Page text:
In a real world scenario, it would be best to use semantic HTML whenever it makes sense.
Another thing to take into account is the amount of legacy code that’s still present today. It might not make sense for Amazon, for example, to revamp their HTML code. They probably don’t care, simply because their pages will work regardless of what they use. Semantic HTML will simply enhance the meaning of the markup. It won’t change it dramatically, nor how it appears to the end user.
It can have an influence on screen readers, though. As well as that, semantic HTML is easier for robots (crawlers) to parse and understand the structure and meaning of the markup. So it somewhat helps SEO efforts (it may not be a major factor, but I suspect it does help a bit).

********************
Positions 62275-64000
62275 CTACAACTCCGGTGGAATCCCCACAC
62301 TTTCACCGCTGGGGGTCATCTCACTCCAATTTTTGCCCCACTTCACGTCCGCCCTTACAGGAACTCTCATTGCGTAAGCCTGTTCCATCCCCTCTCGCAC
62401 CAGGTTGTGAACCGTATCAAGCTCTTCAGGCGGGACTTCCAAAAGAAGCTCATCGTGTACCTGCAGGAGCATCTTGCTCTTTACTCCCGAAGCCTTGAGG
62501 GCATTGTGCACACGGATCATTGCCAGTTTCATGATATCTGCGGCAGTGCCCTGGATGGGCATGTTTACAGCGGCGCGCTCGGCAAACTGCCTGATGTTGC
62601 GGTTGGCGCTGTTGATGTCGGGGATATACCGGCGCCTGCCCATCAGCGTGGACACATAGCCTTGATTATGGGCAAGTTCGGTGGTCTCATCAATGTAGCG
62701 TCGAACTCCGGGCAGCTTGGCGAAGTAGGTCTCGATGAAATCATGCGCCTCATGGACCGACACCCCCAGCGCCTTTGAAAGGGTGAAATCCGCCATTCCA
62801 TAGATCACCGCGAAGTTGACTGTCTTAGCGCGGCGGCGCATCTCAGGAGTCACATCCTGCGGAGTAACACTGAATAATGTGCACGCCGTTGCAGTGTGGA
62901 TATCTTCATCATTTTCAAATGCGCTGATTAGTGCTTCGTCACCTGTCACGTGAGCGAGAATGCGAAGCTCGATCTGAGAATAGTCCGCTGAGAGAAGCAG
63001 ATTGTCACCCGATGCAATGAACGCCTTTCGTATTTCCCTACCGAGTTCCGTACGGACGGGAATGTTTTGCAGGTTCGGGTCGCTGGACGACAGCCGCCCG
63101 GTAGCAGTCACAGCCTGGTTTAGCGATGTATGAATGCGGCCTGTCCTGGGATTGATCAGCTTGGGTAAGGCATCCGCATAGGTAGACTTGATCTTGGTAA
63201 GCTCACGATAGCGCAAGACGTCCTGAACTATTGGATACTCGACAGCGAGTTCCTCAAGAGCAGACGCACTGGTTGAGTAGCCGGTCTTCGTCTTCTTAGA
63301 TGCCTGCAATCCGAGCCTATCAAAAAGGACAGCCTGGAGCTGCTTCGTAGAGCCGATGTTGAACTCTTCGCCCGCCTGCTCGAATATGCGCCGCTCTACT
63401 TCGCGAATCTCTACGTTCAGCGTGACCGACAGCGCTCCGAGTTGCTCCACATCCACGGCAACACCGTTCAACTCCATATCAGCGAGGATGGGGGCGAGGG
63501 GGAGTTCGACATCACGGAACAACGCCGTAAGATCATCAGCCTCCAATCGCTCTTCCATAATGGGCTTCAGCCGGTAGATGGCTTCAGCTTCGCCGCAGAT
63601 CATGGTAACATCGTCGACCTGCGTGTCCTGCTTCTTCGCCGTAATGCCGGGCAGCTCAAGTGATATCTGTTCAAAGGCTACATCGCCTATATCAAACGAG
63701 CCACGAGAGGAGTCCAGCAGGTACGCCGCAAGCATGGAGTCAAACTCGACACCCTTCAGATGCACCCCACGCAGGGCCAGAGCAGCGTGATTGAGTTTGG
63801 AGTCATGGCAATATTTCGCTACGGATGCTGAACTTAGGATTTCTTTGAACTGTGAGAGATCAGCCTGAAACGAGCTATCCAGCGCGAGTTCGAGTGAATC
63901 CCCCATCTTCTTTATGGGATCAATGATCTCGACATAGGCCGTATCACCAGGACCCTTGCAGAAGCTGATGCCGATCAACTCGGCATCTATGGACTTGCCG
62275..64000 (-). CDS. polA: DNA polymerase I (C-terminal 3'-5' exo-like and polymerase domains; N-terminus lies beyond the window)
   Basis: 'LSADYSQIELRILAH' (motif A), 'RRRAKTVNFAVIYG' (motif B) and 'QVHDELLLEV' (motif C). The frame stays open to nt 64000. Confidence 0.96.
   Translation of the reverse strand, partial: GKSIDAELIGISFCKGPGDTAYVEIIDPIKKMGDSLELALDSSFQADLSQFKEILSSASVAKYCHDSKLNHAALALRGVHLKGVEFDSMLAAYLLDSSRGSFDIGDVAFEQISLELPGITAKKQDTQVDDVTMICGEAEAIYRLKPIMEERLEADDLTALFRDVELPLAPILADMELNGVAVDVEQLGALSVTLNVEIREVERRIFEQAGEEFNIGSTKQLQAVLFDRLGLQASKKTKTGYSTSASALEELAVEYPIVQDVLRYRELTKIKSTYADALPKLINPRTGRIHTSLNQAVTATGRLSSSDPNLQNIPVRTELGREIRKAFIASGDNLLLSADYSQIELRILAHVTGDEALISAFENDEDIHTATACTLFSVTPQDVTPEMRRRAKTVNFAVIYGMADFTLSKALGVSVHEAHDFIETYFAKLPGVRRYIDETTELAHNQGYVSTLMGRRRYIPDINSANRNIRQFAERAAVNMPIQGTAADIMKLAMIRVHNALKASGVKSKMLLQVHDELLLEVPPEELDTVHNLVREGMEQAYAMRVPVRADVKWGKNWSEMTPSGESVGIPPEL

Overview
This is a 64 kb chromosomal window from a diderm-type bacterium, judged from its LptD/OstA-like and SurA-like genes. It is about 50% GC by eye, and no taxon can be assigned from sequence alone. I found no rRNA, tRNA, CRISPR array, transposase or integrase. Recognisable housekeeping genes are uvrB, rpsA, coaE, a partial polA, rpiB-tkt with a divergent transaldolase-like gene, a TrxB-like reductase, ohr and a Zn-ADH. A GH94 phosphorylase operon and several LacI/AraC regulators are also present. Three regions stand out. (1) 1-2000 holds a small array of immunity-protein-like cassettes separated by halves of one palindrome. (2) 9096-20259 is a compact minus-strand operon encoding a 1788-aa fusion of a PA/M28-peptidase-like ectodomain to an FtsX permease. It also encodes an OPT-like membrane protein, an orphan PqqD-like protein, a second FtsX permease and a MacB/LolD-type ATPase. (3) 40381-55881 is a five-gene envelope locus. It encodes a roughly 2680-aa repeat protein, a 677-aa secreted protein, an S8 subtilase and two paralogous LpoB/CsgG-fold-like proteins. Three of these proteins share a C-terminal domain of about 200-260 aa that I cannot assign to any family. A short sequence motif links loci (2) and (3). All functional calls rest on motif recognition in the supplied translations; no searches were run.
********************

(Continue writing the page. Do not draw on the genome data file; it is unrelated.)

And I think I read somewhere that some frameworks mainly use divs to create elements on a page, but I might be wrong. Someone with experience of front-end frameworks such as React, Angular and Vue should confirm this.
So, for any new project that you’d start today, I’d strongly advise to make use of semantic HTML. Newer web apps use it. If you inspect the code of this forum, for example, you’ll notice that they use a mix of div, section, article, etc. It makes sense for web apps in 2020.